Thinking Of Moving Abroad With Your Kids? Here Are 5 Golden Rules To Follow

Fancy moving abroad with your family? You’re not the only one.

Fancy a change of scene? You’re not the only one right now. Brexit negotiations are still very much up in the air, but it hasn’t stopped lots of families seriously considering a move abroad.

For some, this isn’t voluntary – one stay-at-home mother with a seven-year-old son and Italian husband told me that when Britain leaves the EU, her husband risks losing his job. “There’s a good chance we will leave the UK and go back to Italy,” she said. “My son will have to leave his house, his school, his friends.”

For others, whatever their views on the UK’s membership of the EU, the idea of escaping the aftermath of Article 50 is an attractive proposition, thanks to the “unholy mess” this ever-lengthening stalemate in Westminster has created.

But even if it’s a choice, the practicalities of moving abroad with young children can be off-putting. Think about it: going on holiday with kids is already a challenge, from restraining your hyperactive toddler with a seat belt during take-off to trying to finding a hire car with baby-safe seats on your arrival.

The logistics can feel as prohibitive as the costs – and those costs can be huge. Once a child turns two, you pay almost the equivalent of a full air fare. If you’re also factoring in how well your child will settle in a new home, how sad they’ll be to say goodbye to old friends, and how the hell you’re going to pack up your entire family’s life, you’ll have a lot of extra stress on your plate.

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But take it from someone who was moved as a child: it will be fine. When I was seven – the same age my daughter is now – my parents upped-sticked the family to South Africa.

I had to go to a brand-new school and make brand-new friends, all with a different accent to everyone else. I took lessons in subjects I’d never heard of before – such as learning Afrikaans on the local beach – and I got an eye-opening crash-course in politics, because this was Apartheid-era South Africa.

One of my earliest memories was seeing signs for ‘whites only’ beaches and I can still feel my shock and horror at witnessing young black kids the same age as me getting hit with truncheons by police officers. The impact of that – and the experience of living in a completely different country on the other side of the world – has stayed with me my whole life. It has also given me an insatiable interest in other people and cultures, as well as an unshakeable sense of what is right, and what is very, very wrong.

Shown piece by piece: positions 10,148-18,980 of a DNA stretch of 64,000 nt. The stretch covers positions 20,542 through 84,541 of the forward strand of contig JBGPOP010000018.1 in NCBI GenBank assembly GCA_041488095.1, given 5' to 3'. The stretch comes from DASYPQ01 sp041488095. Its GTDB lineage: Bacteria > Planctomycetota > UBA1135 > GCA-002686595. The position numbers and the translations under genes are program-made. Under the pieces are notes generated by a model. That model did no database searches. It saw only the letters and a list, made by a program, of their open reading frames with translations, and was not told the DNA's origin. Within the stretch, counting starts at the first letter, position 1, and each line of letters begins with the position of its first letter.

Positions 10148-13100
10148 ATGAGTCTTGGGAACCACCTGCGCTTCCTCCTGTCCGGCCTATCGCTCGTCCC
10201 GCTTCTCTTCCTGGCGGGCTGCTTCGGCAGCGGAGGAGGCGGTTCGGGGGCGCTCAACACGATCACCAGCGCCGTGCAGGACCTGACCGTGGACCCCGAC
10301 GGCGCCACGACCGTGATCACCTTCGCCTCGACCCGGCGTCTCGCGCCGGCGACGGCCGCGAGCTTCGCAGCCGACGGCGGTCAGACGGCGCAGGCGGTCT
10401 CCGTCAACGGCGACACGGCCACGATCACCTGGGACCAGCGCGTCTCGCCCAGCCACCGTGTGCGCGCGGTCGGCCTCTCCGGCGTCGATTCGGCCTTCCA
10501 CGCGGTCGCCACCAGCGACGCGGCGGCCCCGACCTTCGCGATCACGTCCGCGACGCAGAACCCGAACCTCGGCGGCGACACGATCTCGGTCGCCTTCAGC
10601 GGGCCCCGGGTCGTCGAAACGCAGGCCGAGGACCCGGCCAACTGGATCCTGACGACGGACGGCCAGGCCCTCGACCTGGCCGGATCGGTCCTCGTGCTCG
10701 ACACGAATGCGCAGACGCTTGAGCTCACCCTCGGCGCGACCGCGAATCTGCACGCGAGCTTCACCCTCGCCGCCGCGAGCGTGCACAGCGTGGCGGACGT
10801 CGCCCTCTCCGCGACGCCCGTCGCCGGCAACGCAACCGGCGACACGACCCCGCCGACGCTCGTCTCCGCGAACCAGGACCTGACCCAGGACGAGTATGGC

If you are planning to move abroad, there are ways to ease the transition for your kids. Here are five golden tips:

Tell Them The Truth

I’ve had friends who avoided telling their kids they were moving away because they were worried about “upsetting them”. Noble, but perhaps a little misguided. Imagine going on holiday, expecting to come back to your home and friends and teachers, but never being given the chance to say goodbye. However tempting it might be, don’t shirk away from telling children the truth. Start long before you move so they have plenty of time to get used to it. Kids are surprisingly tough and adaptable. Give them the chance to get excited.

Get Them Involved

If you can recruit your children to help you with planning for the big move, chances are they’ll feel much more invested in it. Let them look through possible rental homes or apartments with you, and start searching fun things about your new city together so it doesn’t feel quite so strange and overwhelming. You could even make packing fun – because what child doesn’t enjoy an empty cardboard box?

Validate Their Feelings

If they’re feeling nervous, sad or upset, let them. It’s natural to be anxious about going somewhere new, particularly when that involves meeting new people and feeling like a fish out of water at a new school. Chances are, the grown-ups are feeling much the same. Denying those emotions, or urging everyone to keep a ‘stiff upper lip’ doesn’t help. Instead, talk together about their fears and reassure them that you’ll get through it, together.

Make A Memory Book

If your children are going to be starting a new school and having to make new friends, think about making a scrapbook filled with photos and drawings of their ‘old’ life – so they can talk to people about it or even just look at it when they’re feeling sad. You can include their old bedroom, their neighbourhood, their teachers, classroom, family, friends and pets.

Watch A Film Or Read A Book

The fantastic Pixar movie Inside Out deals with themes of nostalgia and sadness when an 11-year-old girl, Riley, moves with her family from Minnesota to San Francisco – watch it together. For younger kids, you could check out The Berenstain Bears’ Moving Day, a classic picture book that deals with a family of bears who move from the mountains into a tree house. Find it here.